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      Yes Tanker, not unlike huge fees gouged by job networks, labour hire firms, security firms, aged care providers, childcare providers. It’s called privatisation.

      The solution is a properly funded and run public service.

      Only public service is accountable and transparent. The private system is commercial in confidence and we have no idea how much profit they skim off the top of funds paid to them by taxpayers.

  6. 0
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    Might not suit everyone but I would agree with Keating. Saw him explaining it on TV and he did make sense. Of course, Panos, there should be no private insurers involved, only Govt. And we would then also invite the Government to give us the universal pension. It could work unless the Aussie belief holds sway: Everything should go to my family when I die. Well, guys, we do have to be realistic – spend what you have accumulated in your time and let the young ones look after themselves in their 40s, 50s. I’d be in it.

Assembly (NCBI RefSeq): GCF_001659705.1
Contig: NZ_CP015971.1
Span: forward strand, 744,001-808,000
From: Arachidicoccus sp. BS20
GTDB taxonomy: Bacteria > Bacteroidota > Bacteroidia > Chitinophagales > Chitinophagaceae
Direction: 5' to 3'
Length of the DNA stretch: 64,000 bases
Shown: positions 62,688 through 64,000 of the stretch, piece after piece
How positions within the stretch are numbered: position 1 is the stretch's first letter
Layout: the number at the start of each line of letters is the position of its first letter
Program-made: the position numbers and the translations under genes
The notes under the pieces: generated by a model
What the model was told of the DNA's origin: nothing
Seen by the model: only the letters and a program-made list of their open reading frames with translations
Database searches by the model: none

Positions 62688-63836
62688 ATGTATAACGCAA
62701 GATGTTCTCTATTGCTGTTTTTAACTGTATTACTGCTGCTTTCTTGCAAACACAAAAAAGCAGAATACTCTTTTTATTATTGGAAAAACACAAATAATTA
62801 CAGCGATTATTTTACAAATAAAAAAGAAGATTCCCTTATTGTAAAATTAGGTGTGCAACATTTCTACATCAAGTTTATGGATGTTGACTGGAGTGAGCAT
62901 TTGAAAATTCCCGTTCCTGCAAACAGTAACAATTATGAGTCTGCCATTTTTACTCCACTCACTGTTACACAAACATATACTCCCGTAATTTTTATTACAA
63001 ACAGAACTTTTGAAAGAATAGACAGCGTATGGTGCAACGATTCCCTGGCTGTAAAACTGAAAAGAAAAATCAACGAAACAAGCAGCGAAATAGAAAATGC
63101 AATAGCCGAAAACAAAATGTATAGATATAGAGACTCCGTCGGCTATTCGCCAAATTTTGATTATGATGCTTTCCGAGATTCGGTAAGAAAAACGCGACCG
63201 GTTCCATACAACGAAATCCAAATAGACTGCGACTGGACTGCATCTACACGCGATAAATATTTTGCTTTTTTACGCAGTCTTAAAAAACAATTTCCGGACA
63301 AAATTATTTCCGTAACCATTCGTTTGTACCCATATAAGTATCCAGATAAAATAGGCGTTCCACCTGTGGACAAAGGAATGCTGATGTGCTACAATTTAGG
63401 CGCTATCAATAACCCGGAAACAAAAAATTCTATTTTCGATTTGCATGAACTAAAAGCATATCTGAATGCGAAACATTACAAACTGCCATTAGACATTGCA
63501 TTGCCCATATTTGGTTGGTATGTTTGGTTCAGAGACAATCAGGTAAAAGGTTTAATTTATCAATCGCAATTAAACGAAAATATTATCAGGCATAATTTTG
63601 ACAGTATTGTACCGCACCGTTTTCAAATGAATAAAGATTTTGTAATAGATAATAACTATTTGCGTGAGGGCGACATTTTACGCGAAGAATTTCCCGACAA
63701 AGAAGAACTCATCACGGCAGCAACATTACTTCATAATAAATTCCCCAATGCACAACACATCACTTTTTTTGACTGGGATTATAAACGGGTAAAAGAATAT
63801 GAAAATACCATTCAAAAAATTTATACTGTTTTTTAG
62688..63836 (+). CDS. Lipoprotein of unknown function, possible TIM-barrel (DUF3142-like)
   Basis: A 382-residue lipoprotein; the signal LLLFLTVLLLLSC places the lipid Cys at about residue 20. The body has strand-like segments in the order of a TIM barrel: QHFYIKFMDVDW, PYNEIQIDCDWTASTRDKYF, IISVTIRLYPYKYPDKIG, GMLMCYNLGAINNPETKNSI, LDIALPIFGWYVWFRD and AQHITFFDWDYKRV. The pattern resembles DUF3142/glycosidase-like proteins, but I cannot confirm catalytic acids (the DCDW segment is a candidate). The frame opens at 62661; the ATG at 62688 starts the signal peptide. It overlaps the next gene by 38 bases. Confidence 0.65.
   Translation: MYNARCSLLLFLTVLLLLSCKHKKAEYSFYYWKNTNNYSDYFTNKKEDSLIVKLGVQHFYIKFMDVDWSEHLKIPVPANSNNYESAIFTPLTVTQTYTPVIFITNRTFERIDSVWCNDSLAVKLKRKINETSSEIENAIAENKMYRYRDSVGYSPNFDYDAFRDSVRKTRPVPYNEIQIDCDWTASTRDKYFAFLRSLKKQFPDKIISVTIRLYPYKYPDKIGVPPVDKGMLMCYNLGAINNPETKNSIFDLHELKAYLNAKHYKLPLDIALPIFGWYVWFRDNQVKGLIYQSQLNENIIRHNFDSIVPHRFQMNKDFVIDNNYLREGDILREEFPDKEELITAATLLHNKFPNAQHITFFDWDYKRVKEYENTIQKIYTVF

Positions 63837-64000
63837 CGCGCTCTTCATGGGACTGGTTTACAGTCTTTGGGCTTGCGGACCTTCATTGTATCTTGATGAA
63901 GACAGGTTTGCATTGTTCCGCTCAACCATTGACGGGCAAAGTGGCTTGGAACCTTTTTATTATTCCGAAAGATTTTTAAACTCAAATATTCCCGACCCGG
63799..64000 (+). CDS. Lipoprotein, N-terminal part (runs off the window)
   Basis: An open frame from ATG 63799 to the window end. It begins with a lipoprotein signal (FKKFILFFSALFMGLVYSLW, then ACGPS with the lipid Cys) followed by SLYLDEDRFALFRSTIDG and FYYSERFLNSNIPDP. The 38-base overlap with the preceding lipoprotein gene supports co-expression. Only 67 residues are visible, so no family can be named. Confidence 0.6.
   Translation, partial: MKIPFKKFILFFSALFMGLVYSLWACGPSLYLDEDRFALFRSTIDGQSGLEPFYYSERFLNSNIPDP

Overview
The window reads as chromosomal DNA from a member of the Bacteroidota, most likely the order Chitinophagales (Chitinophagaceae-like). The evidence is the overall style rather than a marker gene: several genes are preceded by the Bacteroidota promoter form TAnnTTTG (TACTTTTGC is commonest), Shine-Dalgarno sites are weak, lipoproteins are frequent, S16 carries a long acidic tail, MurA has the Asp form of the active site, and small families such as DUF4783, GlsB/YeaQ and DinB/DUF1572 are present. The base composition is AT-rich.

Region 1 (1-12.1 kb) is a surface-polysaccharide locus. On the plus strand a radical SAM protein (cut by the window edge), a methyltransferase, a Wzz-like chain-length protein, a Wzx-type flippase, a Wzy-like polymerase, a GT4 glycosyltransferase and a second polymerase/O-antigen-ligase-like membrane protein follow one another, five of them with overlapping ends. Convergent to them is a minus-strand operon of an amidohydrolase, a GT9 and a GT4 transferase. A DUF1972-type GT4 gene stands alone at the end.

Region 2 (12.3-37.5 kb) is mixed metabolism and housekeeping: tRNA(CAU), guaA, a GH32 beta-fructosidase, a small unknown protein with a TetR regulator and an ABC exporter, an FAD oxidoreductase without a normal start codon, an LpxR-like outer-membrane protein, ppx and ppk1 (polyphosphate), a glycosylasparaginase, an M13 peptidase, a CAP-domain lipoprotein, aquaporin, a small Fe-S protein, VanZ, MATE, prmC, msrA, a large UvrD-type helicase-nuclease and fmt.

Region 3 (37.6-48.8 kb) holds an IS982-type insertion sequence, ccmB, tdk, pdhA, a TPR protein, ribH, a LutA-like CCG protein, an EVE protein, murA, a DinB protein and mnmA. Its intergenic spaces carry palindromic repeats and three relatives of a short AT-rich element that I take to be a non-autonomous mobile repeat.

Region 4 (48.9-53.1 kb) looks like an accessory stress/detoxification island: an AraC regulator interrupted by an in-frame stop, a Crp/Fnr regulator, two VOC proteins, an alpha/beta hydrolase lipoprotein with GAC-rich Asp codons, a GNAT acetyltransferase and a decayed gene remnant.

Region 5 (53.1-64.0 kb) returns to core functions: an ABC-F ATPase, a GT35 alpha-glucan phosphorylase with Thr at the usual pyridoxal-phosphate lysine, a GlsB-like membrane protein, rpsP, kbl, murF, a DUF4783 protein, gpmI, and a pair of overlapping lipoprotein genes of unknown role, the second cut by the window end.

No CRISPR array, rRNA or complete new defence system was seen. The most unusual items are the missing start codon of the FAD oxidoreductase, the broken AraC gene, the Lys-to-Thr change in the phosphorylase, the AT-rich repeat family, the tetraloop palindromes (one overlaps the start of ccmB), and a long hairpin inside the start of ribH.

• 0
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      I agree, the time has come where the government cannot keep on paying for everything.

      If we don’t want the younger generations to have huge Government debts to cover via taxation we have to contribute ourselves if possible.

    • 0
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      I agree. we shouldn’t be worrying about our descendants but looking after ourselves. We didn’t have employer-paid super like they do now. And when we were creating a family we had second hand furniture and scrimped and scraped to get by. I remember paying 27% interest for our house for a time. What are the younger ones paying now and what furniture/cars are they buying now?

    • 0
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      I agree that no private insurers or providers should be involved, or costs will rise so much that one house will not cover the duration of your old age to the time of your death! Based on Australians’ experience with private health insurance, the devil is certainly in the detail for this proposal.